• The best way to do this needs thinking about, perhaps something like Mob programming
    • Perhaps do something like two people look at references. One (relatively inexperienced) person does the typing and one person guides that person.
    • The general idea is to encourage people to work together and share there skills
  • If we have a number of trained trainers at the editathon, they would still be part of a team, and help their team achieve its goals.

Yaris678 (talk) 10:28, 11 April 2017 (BST)

Wikimedia UK's plans for 2018 - community consultation

Wikimedia UK is in the process of writing our proposal to the Wikimedia Foundation for funding during 2018/19. The deadline for the bid is 1st October after which it is assessed by staff at the Foundation, there is an opportunity for community feedback and questions, and the Funds Dissemination Committee (FDC) meet to consider proposals and make recommendations about grants.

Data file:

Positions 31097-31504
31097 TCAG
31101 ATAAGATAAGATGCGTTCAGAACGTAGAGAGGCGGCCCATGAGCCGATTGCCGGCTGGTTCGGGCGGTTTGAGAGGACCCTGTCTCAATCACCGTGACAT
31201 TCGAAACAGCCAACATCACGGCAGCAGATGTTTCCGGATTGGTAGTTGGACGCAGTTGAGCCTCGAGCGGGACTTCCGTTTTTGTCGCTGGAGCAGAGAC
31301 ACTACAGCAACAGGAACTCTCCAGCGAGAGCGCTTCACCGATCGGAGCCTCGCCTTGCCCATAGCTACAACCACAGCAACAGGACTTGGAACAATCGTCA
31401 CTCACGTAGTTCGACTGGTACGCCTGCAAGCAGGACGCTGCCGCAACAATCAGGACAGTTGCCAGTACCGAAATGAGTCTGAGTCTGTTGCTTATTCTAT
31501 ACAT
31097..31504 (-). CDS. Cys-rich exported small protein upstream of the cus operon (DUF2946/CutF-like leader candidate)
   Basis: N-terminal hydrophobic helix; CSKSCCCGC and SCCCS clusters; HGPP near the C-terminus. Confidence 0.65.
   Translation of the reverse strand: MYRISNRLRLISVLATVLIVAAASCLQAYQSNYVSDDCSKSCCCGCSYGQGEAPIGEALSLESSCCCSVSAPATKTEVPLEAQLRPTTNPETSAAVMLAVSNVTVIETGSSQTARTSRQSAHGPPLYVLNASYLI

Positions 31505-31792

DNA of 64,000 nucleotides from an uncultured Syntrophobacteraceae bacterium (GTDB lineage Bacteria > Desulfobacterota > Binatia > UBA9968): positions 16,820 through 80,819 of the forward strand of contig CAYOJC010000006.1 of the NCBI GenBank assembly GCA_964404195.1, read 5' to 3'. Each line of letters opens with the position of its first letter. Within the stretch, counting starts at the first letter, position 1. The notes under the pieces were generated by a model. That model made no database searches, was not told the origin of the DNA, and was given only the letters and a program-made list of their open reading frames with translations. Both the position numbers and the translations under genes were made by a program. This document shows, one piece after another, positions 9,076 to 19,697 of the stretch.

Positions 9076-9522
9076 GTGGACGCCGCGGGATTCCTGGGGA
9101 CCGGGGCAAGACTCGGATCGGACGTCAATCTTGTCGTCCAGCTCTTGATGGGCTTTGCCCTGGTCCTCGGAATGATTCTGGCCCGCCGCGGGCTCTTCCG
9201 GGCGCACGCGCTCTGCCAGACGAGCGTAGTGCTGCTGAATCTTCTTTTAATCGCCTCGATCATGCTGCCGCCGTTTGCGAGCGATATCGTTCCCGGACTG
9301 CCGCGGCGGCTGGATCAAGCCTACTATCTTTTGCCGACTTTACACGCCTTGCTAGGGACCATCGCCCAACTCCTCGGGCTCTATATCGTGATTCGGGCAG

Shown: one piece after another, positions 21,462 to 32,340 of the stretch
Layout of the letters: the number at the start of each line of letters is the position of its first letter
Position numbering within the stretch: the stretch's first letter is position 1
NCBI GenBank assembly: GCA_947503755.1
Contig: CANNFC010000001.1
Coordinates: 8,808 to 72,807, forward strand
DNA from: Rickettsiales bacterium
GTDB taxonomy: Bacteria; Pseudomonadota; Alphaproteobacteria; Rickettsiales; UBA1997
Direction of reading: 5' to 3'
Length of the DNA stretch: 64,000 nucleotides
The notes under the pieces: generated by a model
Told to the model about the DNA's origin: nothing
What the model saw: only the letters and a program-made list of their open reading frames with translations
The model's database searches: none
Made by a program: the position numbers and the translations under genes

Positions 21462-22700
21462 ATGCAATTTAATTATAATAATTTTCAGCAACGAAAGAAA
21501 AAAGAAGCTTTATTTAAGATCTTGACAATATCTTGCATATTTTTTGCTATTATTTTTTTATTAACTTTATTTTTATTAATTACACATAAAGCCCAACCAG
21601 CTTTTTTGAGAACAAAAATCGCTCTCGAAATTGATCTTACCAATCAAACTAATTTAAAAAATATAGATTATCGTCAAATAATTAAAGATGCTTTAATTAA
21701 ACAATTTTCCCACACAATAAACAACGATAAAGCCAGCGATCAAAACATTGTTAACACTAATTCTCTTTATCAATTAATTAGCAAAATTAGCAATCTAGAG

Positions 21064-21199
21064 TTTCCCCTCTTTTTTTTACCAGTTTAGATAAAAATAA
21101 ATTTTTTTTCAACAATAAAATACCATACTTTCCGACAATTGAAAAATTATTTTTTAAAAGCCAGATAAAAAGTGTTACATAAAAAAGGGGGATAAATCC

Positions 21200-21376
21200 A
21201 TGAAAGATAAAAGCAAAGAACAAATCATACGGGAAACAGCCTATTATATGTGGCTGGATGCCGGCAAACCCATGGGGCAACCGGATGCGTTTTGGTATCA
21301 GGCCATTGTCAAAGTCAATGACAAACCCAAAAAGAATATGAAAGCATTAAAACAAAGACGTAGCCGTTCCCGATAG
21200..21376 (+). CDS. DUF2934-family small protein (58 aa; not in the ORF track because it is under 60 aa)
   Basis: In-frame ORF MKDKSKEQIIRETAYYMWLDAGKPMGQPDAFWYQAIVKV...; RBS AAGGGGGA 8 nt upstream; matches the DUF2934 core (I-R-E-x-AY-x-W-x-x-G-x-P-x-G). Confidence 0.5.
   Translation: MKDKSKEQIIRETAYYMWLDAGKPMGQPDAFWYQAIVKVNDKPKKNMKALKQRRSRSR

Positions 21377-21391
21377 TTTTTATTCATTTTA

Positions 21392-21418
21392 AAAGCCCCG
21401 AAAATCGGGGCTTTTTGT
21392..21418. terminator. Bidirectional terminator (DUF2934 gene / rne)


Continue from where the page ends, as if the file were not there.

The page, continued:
As 2018/19 is the final year of our 2016 - 2019 strategy, our programme for next year is in many ways a continuation of our activities in 2017 and falls under three key strands:

  1. Diverse content and contributors
  2. Promoting open knowledge
  3. Education and Learning

These strands are directly related to our three strategic goals, which are to:

  • Increase the quality and quantity of coverage of subjects that are currently underrepresented on Wikipedia and the other Wikimedia projects
  • Contribute to the development of open knowledge in the UK, by increasing understanding and recognition of the value of open knowledge and advocating for change at an organisational, sectoral and public policy level